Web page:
When New Jersey Commissioner of Education Lucille Davy called the severance package of the retiring Keansburg, N.J., Superintendent, "an absolutely outrageous, excessive, ridiculous package to pay anyone," she didn't really mean "anyone." "Anyone" does not include high level consultants and traders, CEOs and chairmen, or partners from big firms who routinely receive these sorts of financial benefits while no one bats an eye. According to the New?? York Times, Superintendent Barbara Trzeszkowski will walk away from 38.5 years of service with $740,846--$14,449 for unused vacation days, $170,137 for unused sick days, and $556,290 in severance--plus an annual pension of $103,889.
Is this the future of merit pay? Chairman of the Keansburg school board, Joe Hazeldine, explains that Trzeszkowski was "worth every single penny she earned, if not more." In fact,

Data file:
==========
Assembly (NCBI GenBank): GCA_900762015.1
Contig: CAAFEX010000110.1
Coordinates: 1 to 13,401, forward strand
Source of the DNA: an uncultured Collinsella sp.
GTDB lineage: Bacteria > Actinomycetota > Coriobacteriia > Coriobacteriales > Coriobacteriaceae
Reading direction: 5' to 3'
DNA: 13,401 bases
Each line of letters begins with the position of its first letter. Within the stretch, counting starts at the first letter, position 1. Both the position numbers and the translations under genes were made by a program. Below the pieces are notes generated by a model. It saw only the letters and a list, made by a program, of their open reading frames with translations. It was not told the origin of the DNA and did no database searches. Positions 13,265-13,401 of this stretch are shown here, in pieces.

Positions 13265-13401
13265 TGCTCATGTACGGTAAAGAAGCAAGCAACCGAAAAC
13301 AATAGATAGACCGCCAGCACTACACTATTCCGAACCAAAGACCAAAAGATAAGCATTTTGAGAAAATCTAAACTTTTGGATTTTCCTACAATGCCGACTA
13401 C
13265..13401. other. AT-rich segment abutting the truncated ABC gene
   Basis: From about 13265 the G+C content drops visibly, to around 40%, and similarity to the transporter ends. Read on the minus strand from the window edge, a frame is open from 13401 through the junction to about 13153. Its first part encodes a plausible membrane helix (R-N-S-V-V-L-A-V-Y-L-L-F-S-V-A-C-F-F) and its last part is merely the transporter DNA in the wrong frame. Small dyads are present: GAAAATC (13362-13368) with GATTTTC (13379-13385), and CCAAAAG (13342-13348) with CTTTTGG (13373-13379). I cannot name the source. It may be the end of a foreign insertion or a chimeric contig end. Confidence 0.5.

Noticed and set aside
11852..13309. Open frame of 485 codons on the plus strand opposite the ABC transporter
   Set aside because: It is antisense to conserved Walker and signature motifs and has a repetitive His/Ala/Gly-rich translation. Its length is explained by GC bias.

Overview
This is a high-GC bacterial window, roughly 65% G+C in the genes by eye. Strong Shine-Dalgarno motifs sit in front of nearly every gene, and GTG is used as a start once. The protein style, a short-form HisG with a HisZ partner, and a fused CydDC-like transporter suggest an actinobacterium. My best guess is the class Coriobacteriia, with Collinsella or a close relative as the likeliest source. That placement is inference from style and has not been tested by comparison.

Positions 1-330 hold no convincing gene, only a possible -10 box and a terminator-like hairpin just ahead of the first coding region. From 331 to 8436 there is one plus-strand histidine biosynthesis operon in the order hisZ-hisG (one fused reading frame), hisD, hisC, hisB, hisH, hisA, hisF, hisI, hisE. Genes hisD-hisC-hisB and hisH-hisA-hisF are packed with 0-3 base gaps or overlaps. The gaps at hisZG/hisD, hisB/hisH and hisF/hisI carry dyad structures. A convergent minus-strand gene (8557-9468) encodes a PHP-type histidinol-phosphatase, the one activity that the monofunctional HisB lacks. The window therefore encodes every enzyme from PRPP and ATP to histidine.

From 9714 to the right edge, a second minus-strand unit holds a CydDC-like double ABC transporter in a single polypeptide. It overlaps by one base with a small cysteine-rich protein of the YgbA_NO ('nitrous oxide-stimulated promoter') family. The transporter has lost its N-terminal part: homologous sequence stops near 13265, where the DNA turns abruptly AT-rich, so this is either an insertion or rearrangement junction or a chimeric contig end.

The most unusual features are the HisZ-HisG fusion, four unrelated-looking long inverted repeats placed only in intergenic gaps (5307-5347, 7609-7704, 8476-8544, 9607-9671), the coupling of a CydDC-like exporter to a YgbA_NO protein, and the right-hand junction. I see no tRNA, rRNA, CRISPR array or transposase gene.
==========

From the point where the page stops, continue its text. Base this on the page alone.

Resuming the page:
"She took Keansburg from the bottom of the Abbott districts to the top. Our college acceptance rate quadrupled. We had kids going to Ivy League schools. That doesn't just happen. How do you put a price on that?"
The responses to Trzeszkowski's contract have centered on whether or not the district's Abbott classification should come into play. Named after a NJ Supreme Court case in 1990, which identified thirty-one districts as providing an "inadequate" and "unconstitutional" education, one of the qualifying Abbott criteria is overall district poverty. Keansburg is still receiving (according to the Times) 77 percent of its budget in Abbott dollars--to the tune of $31 million.
I'll admit that a district this strapped...